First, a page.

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Editorial: College of Charleston marks its 250th year

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College anniversary

Several gather around the College of Charleston's brand new historic marker on George Street just minutes after it was unveiled Thursday. The college is marking its 250th anniversary. Robert Behre/Staff

Some might consider the College of Charleston’s 250th anniversary celebration a bit of a stretch, and by some historical measures, it is. But this year also seems as opportune time as any to reflect on the college’s deep and complex history, particularly as it continues to evolve into an institution that’s ever more important to the city, state and beyond.

In fact, this year marks the 250th anniversary of the idea of the college. In 1770, Lt. Gov. William Bull floated the concept of a new college to the South Carolina colony’s General Assembly.

The college itself wasn’t chartered until 15 years later, in 1785, after the Revolutionary War. And its first students didn’t arrive until 1790. And it didn’t become the nation’s first municipal college until 1837. (It’s no longer a municipal college but a state institution.)

Many of these details are woven into a new historical marker unveiled Thursday afternoon, as hundreds of college students, officials and others crowded George Street to watch.

Regardless of whether the year 1770 is in fact the college’s most significant milestone, there’s still cause to celebrate as new college President Andrew Hsu settles into his new job and tries to grow the school’s academic reputation and its internationally significant research.

The timing also comes as the College of Charleston, like many other colleges and universities, begins to grapple with more uncomfortable aspects of its history, such as its past reliance on enslaved workers and its later discriminatory admissions. The college didn’t admit women until 1918 or African Americans until 1967 — dates that also appear on the new marker.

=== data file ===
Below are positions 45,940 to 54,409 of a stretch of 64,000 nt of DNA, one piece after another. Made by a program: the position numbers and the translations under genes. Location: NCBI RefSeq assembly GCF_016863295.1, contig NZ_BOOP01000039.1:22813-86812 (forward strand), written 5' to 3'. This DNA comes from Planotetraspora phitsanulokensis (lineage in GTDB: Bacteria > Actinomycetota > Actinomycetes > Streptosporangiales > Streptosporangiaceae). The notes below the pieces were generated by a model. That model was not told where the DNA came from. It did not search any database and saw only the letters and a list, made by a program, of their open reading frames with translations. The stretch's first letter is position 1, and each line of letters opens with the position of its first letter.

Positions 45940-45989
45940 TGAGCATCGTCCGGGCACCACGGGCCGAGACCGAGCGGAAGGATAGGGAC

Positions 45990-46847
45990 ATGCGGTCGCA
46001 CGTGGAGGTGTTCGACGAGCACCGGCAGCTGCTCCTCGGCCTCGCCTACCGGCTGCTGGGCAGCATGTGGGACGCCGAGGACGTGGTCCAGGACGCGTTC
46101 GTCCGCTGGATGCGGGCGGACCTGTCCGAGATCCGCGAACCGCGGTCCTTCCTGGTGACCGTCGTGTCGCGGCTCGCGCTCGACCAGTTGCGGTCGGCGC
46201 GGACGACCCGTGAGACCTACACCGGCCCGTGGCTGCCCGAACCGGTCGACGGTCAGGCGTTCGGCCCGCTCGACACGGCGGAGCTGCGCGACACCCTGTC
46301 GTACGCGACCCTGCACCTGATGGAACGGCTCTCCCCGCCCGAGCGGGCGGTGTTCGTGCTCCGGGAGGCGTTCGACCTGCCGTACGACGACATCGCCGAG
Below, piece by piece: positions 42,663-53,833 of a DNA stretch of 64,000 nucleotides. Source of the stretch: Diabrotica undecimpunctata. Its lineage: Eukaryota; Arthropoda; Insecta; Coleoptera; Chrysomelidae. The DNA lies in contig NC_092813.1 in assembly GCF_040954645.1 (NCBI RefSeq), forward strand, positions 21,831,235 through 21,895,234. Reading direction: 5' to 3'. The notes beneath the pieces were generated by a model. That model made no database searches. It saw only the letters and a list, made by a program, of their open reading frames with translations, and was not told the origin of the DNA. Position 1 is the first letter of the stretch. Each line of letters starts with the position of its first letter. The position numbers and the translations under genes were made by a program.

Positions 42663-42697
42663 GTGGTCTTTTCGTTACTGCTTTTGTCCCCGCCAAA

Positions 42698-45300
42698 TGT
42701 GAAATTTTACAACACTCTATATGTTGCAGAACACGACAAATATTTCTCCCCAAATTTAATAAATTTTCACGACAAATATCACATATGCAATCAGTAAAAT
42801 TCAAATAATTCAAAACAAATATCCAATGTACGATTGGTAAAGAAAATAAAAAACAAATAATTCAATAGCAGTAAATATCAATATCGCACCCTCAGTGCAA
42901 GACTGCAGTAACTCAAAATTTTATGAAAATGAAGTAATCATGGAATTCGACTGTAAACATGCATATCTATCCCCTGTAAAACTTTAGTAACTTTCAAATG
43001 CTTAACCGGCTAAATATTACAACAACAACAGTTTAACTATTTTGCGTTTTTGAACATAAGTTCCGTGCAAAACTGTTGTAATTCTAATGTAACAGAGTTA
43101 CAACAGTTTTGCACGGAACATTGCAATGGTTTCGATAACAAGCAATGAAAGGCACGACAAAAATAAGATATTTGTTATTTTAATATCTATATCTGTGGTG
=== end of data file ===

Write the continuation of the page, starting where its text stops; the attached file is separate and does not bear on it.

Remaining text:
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While the 250th party began Thursday, the best is yet to come, including Saturday’s “History Makers and Trailblazers” event that will look at the college’s integration and an upcoming Discovering Our Past project with 12 online historical essays linked to sites on campus.

Reporter Jenna Schiferl notes how the college won’t be trying to whitewash its more painful chapters, such as its decision to go private in 1949 to avoid racial integration. “Minority populations have played a significant role throughout the history of the college, and we want to share that complete story in many different ways,” President Hsu told Ms. Schiferl.

But the emphasis should be on the future, too, where the college faces a challenge of diversifying its student body. Currently, African Americans make up only about 8% of the college’s students in a state that’s 27% black. Fortunately, there is recognition the college can and should do better.

The popularity and success of the college has grown alongside that of its namesake city, drawing a more talented and knowledgeable pool of academics than ever before. Its urban campus — fashioned from many of Charleston’s historic streets and homes — is considered one of the nation’s best.

Recognizing the college’s past, as Dr. Hsu said, “is only one step in a much longer journey.”

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